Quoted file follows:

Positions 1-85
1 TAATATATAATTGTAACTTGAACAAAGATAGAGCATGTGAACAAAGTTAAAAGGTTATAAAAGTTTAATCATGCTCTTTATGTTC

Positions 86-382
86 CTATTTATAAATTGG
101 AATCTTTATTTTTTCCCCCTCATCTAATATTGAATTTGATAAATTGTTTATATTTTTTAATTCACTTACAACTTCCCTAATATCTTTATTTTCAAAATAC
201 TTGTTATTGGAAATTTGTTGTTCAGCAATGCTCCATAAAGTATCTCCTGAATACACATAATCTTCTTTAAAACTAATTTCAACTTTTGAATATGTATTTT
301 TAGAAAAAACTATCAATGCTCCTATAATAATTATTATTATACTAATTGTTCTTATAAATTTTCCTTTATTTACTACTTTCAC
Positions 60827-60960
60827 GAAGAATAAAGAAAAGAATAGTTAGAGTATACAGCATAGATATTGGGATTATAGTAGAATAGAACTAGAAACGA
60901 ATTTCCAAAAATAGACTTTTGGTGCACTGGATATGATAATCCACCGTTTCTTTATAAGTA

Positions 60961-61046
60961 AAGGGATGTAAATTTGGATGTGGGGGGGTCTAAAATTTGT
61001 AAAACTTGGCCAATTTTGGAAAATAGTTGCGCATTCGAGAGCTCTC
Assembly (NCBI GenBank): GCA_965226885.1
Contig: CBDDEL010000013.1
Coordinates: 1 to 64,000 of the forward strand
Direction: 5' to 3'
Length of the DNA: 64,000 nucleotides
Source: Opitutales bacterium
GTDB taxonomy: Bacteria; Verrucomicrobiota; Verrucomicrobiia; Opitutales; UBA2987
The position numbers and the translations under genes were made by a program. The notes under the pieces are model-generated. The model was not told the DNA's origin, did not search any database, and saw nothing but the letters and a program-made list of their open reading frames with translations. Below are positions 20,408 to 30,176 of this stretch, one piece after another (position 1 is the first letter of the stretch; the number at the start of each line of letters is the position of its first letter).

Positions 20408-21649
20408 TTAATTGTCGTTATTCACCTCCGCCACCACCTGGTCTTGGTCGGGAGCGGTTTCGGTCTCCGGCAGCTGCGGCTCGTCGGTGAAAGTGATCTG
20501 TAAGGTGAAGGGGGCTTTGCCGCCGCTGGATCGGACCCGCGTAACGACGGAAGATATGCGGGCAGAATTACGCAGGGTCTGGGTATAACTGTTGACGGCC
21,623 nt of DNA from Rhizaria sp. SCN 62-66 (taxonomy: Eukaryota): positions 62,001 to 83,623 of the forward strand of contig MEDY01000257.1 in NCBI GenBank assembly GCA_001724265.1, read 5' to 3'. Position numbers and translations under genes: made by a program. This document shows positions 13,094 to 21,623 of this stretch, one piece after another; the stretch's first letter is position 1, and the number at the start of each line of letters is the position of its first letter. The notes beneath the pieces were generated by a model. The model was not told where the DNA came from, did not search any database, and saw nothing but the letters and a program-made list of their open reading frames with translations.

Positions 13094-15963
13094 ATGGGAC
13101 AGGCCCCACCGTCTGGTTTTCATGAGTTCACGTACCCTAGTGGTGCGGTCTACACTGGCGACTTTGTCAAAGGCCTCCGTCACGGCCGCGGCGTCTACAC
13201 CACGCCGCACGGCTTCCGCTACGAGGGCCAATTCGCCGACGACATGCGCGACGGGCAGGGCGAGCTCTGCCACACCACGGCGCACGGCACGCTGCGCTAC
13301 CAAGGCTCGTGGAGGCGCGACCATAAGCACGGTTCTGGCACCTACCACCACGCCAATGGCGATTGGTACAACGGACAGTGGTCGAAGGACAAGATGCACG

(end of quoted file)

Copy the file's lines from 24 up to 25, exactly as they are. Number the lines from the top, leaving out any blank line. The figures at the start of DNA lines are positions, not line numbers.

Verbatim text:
20501 TAAGGTGAAGGGGGCTTTGCCGCCGCTGGATCGGACCCGCGTAACGACGGAAGATATGCGGGCAGAATTACGCAGGGTCTGGGTATAACTGTTGACGGCC
21,623 nt of DNA from Rhizaria sp. SCN 62-66 (taxonomy: Eukaryota): positions 62,001 to 83,623 of the forward strand of contig MEDY01000257.1 in NCBI GenBank assembly GCA_001724265.1, read 5' to 3'. Position numbers and translations under genes: made by a program. This document shows positions 13,094 to 21,623 of this stretch, one piece after another; the stretch's first letter is position 1, and the number at the start of each line of letters is the position of its first letter. The notes beneath the pieces were generated by a model. The model was not told where the DNA came from, did not search any database, and saw nothing but the letters and a program-made list of their open reading frames with translations.